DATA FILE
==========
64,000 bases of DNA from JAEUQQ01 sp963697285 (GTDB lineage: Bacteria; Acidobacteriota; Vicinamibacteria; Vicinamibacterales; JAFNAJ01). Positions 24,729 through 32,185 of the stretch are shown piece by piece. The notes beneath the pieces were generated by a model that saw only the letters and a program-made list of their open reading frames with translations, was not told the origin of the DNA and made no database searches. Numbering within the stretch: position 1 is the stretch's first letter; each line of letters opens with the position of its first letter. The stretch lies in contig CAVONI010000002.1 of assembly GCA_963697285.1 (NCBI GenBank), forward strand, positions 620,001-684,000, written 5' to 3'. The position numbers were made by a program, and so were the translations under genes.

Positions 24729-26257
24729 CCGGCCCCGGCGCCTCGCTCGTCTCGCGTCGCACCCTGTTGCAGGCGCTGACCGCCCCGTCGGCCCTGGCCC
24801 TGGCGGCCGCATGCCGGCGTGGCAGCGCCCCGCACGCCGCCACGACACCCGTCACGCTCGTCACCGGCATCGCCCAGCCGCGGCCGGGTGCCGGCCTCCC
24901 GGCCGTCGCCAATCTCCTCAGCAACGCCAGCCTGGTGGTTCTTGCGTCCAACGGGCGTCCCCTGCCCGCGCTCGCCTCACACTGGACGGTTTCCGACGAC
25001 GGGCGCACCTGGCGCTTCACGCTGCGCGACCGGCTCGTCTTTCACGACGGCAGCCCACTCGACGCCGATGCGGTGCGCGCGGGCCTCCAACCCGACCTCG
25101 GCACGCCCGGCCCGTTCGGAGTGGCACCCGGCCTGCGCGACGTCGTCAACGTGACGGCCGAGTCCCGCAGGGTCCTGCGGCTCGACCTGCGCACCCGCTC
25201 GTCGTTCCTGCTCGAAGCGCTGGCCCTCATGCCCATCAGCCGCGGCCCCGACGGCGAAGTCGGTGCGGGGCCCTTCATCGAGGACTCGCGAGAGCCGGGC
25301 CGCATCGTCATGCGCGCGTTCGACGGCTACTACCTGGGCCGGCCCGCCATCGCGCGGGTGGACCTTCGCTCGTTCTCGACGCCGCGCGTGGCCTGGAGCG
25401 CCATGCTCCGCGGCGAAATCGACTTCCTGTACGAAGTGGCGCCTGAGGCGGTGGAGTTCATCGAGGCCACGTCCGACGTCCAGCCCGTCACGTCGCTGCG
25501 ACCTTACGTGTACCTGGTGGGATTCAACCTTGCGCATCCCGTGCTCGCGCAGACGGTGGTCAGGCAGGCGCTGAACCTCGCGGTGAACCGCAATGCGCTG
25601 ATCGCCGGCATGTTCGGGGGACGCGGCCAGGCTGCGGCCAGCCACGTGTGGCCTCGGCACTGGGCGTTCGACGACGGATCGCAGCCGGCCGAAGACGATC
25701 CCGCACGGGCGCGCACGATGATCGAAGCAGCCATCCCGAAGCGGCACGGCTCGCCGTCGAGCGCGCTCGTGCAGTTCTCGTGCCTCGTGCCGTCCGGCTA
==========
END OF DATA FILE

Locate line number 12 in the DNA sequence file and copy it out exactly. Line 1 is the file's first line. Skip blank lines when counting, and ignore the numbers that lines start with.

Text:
25601 ATCGCCGGCATGTTCGGGGGACGCGGCCAGGCTGCGGCCAGCCACGTGTGGCCTCGGCACTGGGCGTTCGACGACGGATCGCAGCCGGCCGAAGACGATC